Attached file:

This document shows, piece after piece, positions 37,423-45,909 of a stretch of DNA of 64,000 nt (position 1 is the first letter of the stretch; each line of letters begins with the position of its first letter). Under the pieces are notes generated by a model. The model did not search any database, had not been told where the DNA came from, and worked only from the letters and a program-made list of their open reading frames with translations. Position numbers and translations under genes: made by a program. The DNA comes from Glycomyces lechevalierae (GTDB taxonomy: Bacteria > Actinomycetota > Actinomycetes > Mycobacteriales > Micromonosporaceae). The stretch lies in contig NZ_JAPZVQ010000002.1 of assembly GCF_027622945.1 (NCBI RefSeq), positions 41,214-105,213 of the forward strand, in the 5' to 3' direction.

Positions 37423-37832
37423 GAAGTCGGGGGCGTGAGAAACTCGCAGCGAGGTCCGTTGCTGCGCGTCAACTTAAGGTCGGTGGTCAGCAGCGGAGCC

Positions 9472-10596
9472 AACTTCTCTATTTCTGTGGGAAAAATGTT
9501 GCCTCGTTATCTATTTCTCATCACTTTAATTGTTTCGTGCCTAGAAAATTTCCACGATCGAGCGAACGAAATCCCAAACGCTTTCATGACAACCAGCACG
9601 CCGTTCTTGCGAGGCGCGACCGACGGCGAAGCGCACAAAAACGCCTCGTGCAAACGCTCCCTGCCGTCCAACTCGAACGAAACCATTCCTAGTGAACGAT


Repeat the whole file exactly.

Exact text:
This document shows, piece after piece, positions 37,423-45,909 of a stretch of DNA of 64,000 nt (position 1 is the first letter of the stretch; each line of letters begins with the position of its first letter). Under the pieces are notes generated by a model. The model did not search any database, had not been told where the DNA came from, and worked only from the letters and a program-made list of their open reading frames with translations. Position numbers and translations under genes: made by a program. The DNA comes from Glycomyces lechevalierae (GTDB taxonomy: Bacteria > Actinomycetota > Actinomycetes > Mycobacteriales > Micromonosporaceae). The stretch lies in contig NZ_JAPZVQ010000002.1 of assembly GCF_027622945.1 (NCBI RefSeq), positions 41,214-105,213 of the forward strand, in the 5' to 3' direction.

Positions 37423-37832
37423 GAAGTCGGGGGCGTGAGAAACTCGCAGCGAGGTCCGTTGCTGCGCGTCAACTTAAGGTCGGTGGTCAGCAGCGGAGCC

Positions 9472-10596
9472 AACTTCTCTATTTCTGTGGGAAAAATGTT
9501 GCCTCGTTATCTATTTCTCATCACTTTAATTGTTTCGTGCCTAGAAAATTTCCACGATCGAGCGAACGAAATCCCAAACGCTTTCATGACAACCAGCACG
9601 CCGTTCTTGCGAGGCGCGACCGACGGCGAAGCGCACAAAAACGCCTCGTGCAAACGCTCCCTGCCGTCCAACTCGAACGAAACCATTCCTAGTGAACGAT